WASHINGTON – The Bush administration acknowledged Wednesday that fewer than half the stem cell lines approved for federal funding are fully developed and ready for researchers.
Health and Human Services Secretary Tommy Thompson said more cell lines will probably be ready by the time federal grants are issued next year. But even if they aren't, he said, two dozen cell lines are enough to get the science moving. "That is adequate," he told a Senate hearing.
Thompson also said the administration had reached an agreement on patent issues that will allow federally funded researchers to work with existing embryonic stem cell lines.
The agreement with Wisconsin Alumni Research Foundation, which holds the patents on the method of isolating stem cells, removes one of the major barriers to the promising research.
Thompson defended the administration against criticism for its decision limiting federal research funding to the stem cell lines that already exist. President Bush imposed the restriction to remove the incentive for destroying any future embryos, which is necessary to create new cell lines.
Of the 64 cell lines approved for research, Thompson said 24 or 25 are ready now. The others are in earlier stages of development. "That is adequate," he said, "but I think we'll have many more."
Critics say Bush's restrictions will hold back research.
"Many of the lines cited are not really viable or robust or usable," said Sen. Arlen Specter, R-Pa., as the Senate Health, Education, Labor and Pensions Committee opened hearings on stem cell research. He accused HHS of not giving the president complete information on which to base his decision.
Specter and others have said they will try to lift the restrictions, although Bush appears to have satisfied enough people to keep Congress from acting.
Senators said the research may also be hampered because many of the existing stem cell lines were grown with the help of mouse cells. If any of this research is to turn into treatments, it will need approval from the Food and Drug Administration, which requires special safeguards to prevent transmission of animal diseases to people. It's unclear how many of these cells lines were developed with the safeguards in place.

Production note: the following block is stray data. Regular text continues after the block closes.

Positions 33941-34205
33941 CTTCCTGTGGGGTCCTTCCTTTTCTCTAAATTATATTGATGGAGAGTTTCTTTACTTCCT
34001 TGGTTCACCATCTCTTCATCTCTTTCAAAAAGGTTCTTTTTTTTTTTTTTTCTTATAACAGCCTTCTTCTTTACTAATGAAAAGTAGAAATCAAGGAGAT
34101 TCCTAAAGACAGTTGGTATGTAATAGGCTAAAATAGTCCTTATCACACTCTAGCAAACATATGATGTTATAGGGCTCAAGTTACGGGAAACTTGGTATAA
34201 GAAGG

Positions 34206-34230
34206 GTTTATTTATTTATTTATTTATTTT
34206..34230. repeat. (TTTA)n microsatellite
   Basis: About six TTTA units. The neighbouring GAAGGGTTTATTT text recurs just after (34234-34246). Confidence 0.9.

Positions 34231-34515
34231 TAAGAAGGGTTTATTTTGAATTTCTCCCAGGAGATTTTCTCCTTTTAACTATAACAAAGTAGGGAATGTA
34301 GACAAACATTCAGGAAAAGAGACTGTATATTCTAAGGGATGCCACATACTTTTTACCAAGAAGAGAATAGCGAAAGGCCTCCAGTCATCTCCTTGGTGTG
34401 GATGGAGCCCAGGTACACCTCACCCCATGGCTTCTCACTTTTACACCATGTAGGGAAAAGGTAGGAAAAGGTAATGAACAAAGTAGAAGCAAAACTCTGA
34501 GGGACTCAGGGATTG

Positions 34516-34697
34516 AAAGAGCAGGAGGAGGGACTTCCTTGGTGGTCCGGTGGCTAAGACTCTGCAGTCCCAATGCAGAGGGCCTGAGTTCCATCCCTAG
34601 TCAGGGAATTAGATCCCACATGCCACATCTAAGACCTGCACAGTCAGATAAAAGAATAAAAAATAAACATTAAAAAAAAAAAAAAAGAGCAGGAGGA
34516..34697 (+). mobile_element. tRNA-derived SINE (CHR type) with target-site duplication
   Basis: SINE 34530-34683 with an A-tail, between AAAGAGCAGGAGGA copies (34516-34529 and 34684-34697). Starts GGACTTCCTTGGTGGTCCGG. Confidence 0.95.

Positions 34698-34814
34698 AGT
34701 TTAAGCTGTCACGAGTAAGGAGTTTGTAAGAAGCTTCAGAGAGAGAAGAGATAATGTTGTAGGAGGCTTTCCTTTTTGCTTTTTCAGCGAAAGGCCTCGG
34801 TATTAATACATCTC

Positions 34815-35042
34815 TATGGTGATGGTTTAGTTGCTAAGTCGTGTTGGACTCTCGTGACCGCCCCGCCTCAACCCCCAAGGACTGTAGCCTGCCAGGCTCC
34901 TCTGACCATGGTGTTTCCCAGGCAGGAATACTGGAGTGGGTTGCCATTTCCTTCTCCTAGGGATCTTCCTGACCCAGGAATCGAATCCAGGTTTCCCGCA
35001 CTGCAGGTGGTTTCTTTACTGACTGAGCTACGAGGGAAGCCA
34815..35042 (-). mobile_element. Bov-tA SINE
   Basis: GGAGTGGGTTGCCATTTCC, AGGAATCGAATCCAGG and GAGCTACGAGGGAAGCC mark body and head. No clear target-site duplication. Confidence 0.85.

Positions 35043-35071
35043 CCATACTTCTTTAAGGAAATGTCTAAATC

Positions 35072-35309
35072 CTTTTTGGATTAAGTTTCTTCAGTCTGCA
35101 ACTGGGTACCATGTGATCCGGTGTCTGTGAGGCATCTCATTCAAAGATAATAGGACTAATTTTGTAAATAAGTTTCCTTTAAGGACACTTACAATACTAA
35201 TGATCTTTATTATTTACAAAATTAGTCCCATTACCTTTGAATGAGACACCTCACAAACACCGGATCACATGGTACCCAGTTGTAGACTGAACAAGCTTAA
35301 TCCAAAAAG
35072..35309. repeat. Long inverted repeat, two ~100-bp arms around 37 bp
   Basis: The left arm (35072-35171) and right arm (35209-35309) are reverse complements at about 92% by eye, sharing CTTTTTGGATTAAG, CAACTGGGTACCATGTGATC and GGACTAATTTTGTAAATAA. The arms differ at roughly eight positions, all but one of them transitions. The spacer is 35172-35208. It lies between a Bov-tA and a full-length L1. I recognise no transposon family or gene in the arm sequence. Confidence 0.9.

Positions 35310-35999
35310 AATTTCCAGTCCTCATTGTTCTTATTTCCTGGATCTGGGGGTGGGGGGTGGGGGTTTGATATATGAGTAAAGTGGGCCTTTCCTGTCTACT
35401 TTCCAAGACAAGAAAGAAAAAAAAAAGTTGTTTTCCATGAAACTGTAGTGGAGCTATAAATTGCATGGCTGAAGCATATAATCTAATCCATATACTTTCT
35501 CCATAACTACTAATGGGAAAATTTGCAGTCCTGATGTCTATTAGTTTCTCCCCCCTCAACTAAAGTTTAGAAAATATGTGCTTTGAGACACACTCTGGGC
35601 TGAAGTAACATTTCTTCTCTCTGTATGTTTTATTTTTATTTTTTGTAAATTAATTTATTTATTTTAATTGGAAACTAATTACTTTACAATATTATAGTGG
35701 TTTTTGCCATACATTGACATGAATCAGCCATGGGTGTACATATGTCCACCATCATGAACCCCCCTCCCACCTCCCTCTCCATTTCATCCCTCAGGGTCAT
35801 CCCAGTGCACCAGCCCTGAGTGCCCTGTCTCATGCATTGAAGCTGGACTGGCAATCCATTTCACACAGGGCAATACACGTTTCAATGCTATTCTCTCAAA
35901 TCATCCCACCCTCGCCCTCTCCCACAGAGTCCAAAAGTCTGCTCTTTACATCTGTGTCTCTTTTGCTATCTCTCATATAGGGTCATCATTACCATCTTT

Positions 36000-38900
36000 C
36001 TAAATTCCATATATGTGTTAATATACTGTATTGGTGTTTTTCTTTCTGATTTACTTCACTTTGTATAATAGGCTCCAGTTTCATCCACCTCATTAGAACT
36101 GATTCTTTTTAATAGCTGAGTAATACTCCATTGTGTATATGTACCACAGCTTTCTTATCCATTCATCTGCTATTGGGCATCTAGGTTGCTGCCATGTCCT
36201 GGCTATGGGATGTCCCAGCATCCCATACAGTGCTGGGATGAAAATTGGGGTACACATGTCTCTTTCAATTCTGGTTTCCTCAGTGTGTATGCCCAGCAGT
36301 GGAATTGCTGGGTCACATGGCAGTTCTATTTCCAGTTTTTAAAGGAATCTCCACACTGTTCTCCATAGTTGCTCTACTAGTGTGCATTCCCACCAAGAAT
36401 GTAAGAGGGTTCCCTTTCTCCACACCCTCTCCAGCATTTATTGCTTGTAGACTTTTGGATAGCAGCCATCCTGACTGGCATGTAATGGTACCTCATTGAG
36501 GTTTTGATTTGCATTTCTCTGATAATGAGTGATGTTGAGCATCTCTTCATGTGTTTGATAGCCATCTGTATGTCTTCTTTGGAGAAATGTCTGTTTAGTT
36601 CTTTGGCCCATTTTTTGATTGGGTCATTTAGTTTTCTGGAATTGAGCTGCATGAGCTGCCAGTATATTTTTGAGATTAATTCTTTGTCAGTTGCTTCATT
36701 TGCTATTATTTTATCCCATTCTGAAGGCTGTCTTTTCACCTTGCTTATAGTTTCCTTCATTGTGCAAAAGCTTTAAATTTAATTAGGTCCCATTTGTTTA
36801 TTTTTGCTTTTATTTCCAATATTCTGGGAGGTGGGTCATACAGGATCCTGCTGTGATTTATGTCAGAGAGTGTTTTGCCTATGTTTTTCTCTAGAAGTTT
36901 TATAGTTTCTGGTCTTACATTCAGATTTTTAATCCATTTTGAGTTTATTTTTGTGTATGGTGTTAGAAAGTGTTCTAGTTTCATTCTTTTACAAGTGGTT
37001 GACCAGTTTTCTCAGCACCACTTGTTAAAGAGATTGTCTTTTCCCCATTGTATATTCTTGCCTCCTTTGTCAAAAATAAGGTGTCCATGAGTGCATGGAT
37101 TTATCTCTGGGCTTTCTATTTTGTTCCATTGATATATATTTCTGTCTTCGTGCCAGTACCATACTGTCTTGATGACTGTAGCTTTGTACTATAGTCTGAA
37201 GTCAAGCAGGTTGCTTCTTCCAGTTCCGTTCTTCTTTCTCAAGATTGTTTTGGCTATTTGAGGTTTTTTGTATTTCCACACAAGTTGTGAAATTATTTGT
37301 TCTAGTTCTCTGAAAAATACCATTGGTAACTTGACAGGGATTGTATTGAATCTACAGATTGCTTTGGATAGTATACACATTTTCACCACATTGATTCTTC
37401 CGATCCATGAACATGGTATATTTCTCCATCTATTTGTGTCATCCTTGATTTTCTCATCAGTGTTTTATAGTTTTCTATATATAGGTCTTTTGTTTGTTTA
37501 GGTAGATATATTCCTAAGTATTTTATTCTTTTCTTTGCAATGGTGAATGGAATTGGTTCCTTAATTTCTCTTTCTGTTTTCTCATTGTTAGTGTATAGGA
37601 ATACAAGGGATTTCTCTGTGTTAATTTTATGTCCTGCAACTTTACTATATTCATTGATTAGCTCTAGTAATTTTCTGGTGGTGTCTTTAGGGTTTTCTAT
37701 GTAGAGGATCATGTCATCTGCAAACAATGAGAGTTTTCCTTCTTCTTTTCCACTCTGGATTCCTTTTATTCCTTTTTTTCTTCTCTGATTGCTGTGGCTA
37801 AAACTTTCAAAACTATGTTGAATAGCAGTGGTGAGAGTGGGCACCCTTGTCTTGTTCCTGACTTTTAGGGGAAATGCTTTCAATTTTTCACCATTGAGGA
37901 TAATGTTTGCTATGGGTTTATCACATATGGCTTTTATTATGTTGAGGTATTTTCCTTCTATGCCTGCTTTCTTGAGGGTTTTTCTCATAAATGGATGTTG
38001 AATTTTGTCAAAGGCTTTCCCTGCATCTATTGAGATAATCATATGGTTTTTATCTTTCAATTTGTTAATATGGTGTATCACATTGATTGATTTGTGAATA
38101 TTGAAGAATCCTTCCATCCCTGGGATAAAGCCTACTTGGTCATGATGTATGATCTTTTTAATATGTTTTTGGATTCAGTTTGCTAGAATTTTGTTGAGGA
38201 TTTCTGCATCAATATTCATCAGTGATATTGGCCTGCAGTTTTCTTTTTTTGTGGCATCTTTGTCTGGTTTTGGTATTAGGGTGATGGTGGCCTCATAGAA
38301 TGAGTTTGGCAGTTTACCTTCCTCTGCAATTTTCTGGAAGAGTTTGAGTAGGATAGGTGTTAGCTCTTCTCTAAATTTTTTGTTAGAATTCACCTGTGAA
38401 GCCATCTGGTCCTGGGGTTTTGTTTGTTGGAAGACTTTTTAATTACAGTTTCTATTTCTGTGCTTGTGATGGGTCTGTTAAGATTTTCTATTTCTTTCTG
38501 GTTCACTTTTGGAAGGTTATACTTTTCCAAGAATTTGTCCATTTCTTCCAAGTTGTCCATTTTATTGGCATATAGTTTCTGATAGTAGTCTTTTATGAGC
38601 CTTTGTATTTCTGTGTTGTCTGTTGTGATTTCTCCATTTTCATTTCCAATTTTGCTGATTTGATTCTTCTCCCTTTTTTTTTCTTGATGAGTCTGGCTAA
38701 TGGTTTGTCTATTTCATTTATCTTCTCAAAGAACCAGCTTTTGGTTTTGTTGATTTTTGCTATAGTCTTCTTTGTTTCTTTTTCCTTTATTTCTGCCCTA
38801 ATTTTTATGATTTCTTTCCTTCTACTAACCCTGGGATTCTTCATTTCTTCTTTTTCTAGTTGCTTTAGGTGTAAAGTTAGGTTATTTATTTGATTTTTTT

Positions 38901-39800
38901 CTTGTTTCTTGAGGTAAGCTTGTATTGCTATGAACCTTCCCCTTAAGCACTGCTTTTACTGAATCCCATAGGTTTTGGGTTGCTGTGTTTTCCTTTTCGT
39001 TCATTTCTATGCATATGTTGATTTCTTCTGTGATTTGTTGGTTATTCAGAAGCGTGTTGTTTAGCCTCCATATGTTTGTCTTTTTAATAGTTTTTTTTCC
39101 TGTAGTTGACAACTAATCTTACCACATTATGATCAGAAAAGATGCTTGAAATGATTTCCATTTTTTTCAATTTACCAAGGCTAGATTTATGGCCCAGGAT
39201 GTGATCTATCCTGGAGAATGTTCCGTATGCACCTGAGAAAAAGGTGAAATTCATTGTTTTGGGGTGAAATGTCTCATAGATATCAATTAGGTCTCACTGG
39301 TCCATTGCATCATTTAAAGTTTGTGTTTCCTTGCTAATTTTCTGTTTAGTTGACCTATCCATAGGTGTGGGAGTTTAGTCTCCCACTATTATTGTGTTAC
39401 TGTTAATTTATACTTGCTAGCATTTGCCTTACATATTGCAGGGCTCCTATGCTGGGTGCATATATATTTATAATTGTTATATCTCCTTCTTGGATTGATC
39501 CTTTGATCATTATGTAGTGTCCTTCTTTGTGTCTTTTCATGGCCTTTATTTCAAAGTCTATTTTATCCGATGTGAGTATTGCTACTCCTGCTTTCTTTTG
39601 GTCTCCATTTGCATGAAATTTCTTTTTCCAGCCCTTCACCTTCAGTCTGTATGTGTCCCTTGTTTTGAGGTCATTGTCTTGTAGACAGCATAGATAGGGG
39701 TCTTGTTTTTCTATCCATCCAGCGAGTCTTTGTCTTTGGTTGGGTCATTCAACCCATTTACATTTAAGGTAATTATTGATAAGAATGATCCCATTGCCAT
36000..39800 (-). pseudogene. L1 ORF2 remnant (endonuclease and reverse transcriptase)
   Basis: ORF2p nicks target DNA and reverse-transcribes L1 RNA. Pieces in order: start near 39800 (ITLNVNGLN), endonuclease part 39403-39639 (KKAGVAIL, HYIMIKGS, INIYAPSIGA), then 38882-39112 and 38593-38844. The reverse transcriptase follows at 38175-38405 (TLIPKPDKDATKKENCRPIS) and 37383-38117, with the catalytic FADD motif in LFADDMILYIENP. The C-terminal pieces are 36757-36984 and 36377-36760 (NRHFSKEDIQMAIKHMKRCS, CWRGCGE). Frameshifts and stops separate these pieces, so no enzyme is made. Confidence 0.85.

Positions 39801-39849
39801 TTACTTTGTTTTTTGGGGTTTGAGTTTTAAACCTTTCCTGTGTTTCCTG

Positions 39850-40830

Thompson said he does not know how many of the lines might be contaminated but suggested it might not matter. The federally funded research may simply lay the groundwork for future privately funded work that develops the treatments, he said. With private money, new stem cell lines can be developed with proper safeguards in place.
On the legal front, Thompson called the patent agreement groundbreaking and said it "gives us even more momentum and incentive to get to work."
Without an agreement, scientists outside the University of Wisconsin, where the first embryonic stem cell lines were produced, cannot conduct their own research, with or without federal funding.
Thompson said the deal was reached late Tuesday and will allow for researchers to work with the five stem cell lines developed at the University of Wisconsin. Researchers will be allowed to freely publish their results, although they will have to negotiate separate agreements with Wisconsin if they want to apply that research for commercial purposes.
The patent issue was one of several that critics of Bush's policy have cited.
If the actual number of usable cell lines winds up significantly fewer than 64, Bush's restrictions could jeopardize the promise of research that could aid millions of Americans, Kennedy said.
"Many in the scientific community are concerned that the president's decision ... will delay development of cures for dread disease for many years -- at the cost of countless lives and immeasurable suffering," said Sen. Edward Kennedy, D-Mass., chairman of the Senate committee.
A developed stem cell line comes from a single embryo, becoming a colony of cells that reproduces itself indefinitely. But scientists who work with some of these cells say many of the 64 are not yet developed and some may never pan out.
Embryonic stem cells are the basic building blocks for some 260 types of cells in the body and can become anything: heart, muscle, brain, skin, blood.
Researchers hope that by guiding the transformation in the laboratory, they can coax stem cells to make new cells that could be used to treat diabetes, Parkinson's disease, heart disease or other disorders.
Embryonic stem cell research is opposed by many who believe an embryo is a life and that destroying it for any reason is wrong.
As Wednesday's hearing began, Dr. Joseph Itskovitz-Eldor of the Technion-Israeli Institute of Technology confirmed that his lab had shipped human embryonic cells to outside labs without permission from the Wisconsin foundation that holds a patent on the cells. He said his institute did not need permission, although foundation officials have suggested otherwise.
Bush's decision permits research only on cells coming from embryos processed before the cutoff date. He also required that the cells be derived from embryos considered surplus at fertility clinics and which were donated for research, without compensation, by couples who were fully informed about the process.
Opponents of stem cell research also were testifying Wednesday.
"We do not consider it appropriate to take organs from dying patients or prisoners on death row before they have died in order to increase someone else's chances for healing or cure. Neither, then, should we consider any embryos `spare' so that we may destroy them for their stem cells," Kevin Fitzgerald of Georgetown University said in prepared testimony.